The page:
Friday, April 08, 2005


Objection! That party-hardy attitude is a registered trademark of the Duff Corporation

So I saw The Corporation last night.

Of course, I recommend that people see it - as I recommend people see almost any movie not starring Jimmy Fallon. Particularly documentaries.

And it most definitely hit some high points in terms of looking at the history, makeup, legal and cultural ramifications, and future of "corporations." And they did pull an amazing feat by getting such high-profile CEOs to appear in their meditation. But obviously it was more than just a meditation, which became clearer and clearer throughout the film. It was an agenda-packed exercize in which the filmmakers had the nerve to put subtitles that belied what the CEOs were telling us without doing the same for the Chomskys or the Michael Moores.

And it was obviously part of this larger "anti-corporate"/"anti-globalization" politics which I have to say - I've read some and watched some and witnessed some of the protests and critiques of this movement and ... I don't quite get it. I get the individual critiques of global capitalism's impacts on the environment; how privatizing water can have deleterious effects; that sweatshops are not beneficial for those who find themselves working in them (even if they may have larger net "beneficial" impacts on the country's economy). But I don't get how they necessarily fit into a larger whole - a seamless garment if you will - and this is what I see as part of the failing of the anti-globalization movement. They don't seem to be providing us with an alternative vision, but instead are asking us to "Just say no" to the pervasiveness of corporate control over our food, air, free time, genes, etc. They say "government regulation" as a good in and of itself without pointing out that governments can be and often are more corrupt than the amoral profit-driven corporations.

But mostly, I am going with my gut (a very anti-intellectual, "conservative" take) in feeling like there is something very fishy about the shock troops of the anti-globalization movement. The anarchist hangers-on, for instance; the fact that they seem to do a great deal of organizing so far below the radar that most Democrats and progressives I know aren't even brought in; their phenotypical similarities to A.N.S.W.E.R. and other ultimately ineffectual and suspect anti-war types... Something about it makes me quite uncomfortable.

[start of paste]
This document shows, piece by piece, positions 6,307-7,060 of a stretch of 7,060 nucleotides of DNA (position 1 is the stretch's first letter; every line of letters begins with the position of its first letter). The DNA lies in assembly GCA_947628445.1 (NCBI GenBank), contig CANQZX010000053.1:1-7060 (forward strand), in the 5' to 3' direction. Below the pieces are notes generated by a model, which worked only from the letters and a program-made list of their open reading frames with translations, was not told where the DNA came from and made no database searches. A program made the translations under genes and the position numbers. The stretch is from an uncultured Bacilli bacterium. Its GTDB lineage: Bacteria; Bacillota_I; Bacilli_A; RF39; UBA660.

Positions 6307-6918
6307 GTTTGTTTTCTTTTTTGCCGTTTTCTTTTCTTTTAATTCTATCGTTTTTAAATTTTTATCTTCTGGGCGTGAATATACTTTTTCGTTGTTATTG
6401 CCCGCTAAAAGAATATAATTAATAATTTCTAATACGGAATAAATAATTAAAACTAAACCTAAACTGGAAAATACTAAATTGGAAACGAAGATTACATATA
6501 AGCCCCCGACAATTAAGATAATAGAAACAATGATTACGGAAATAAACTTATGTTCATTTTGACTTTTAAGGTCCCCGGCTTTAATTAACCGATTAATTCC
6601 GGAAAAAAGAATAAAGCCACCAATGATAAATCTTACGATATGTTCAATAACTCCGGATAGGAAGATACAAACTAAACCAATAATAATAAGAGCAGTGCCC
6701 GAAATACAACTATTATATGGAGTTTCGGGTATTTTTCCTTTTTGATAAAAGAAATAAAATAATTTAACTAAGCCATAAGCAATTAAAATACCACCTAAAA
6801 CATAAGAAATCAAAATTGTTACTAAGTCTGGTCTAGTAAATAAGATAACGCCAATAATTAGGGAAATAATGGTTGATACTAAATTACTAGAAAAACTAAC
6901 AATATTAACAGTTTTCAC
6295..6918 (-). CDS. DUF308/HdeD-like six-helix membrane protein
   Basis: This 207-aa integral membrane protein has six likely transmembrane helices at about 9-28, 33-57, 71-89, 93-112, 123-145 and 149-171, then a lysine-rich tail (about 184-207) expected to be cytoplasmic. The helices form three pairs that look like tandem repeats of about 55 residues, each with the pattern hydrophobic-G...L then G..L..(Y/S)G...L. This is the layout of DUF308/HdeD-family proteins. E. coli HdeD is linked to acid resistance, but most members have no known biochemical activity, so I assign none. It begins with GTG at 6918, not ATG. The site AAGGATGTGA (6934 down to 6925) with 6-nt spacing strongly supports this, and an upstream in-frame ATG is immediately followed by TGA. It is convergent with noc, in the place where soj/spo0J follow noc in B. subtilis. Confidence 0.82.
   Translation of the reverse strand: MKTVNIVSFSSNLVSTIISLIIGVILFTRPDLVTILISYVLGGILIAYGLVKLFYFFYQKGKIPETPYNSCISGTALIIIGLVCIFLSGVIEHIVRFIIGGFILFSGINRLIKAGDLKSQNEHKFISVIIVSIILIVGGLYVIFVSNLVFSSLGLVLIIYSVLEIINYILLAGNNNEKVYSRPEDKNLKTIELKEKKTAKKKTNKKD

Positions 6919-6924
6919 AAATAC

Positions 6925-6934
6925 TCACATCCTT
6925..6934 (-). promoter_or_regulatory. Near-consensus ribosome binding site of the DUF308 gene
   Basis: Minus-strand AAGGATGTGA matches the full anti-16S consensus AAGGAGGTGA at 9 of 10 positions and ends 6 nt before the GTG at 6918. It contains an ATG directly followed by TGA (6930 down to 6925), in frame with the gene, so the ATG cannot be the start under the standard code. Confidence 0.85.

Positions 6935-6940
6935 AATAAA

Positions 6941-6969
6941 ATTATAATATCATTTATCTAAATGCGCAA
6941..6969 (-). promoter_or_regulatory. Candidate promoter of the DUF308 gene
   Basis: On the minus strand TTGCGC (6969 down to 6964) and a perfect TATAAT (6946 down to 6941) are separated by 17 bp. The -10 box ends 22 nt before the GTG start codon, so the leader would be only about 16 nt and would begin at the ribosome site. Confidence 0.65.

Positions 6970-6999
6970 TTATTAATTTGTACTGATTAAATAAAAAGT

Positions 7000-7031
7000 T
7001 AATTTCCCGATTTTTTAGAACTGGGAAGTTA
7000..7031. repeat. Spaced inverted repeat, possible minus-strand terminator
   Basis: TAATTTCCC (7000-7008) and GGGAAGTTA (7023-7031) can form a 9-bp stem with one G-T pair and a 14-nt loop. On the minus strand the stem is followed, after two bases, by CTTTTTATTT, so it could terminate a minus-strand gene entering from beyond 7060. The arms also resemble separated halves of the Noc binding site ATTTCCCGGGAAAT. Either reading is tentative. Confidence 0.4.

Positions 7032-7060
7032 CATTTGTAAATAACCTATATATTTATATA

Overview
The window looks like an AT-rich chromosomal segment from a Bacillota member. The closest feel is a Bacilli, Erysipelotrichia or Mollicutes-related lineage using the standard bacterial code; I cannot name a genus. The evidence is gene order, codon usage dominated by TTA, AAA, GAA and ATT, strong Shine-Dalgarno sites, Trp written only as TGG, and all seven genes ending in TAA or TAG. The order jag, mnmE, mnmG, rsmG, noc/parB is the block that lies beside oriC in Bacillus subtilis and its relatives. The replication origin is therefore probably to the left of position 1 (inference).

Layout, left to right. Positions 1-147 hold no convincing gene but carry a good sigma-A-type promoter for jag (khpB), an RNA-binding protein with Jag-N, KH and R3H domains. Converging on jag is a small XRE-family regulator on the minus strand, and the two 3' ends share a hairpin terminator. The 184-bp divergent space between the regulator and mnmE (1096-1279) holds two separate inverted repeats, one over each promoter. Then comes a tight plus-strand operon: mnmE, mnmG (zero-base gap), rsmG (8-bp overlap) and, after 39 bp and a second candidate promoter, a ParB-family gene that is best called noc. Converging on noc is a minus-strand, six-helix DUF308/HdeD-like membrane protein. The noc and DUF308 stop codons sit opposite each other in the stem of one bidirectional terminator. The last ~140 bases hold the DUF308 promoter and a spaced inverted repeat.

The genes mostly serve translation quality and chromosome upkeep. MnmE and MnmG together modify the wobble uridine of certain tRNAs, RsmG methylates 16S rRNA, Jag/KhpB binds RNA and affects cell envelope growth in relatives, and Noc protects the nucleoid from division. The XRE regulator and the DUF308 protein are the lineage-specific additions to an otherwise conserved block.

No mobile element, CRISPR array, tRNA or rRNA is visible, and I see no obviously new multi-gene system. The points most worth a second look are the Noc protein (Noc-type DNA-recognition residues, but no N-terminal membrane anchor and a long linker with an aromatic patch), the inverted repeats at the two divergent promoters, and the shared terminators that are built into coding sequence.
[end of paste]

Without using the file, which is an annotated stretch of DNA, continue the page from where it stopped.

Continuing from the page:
Long story short - it was an imperfect movie; it hinted at the larger progressive movement I've been trying to work through in my mind but didn't completely grasp it; but overall it was an important document and well worth watching. See it with a critical eye but if you don't get mad at parts of what they show you, then you deserve to live in a soulless corporate wasteland. Or at least in Celebration, Florida.

(P.S. Anything that adds more insight on who and what the P.R. industry actually is and does, is right on with me. After reading Toxic Sludge Is Good for You, I realize that until we figure out a way to dismantle P.R.'s hold over us, we are indeed lost. They are the true corporate villains with very little to nothing of value added to our world.)

Wished I could have seen Corporation last night, especially since it is so highly recommended.
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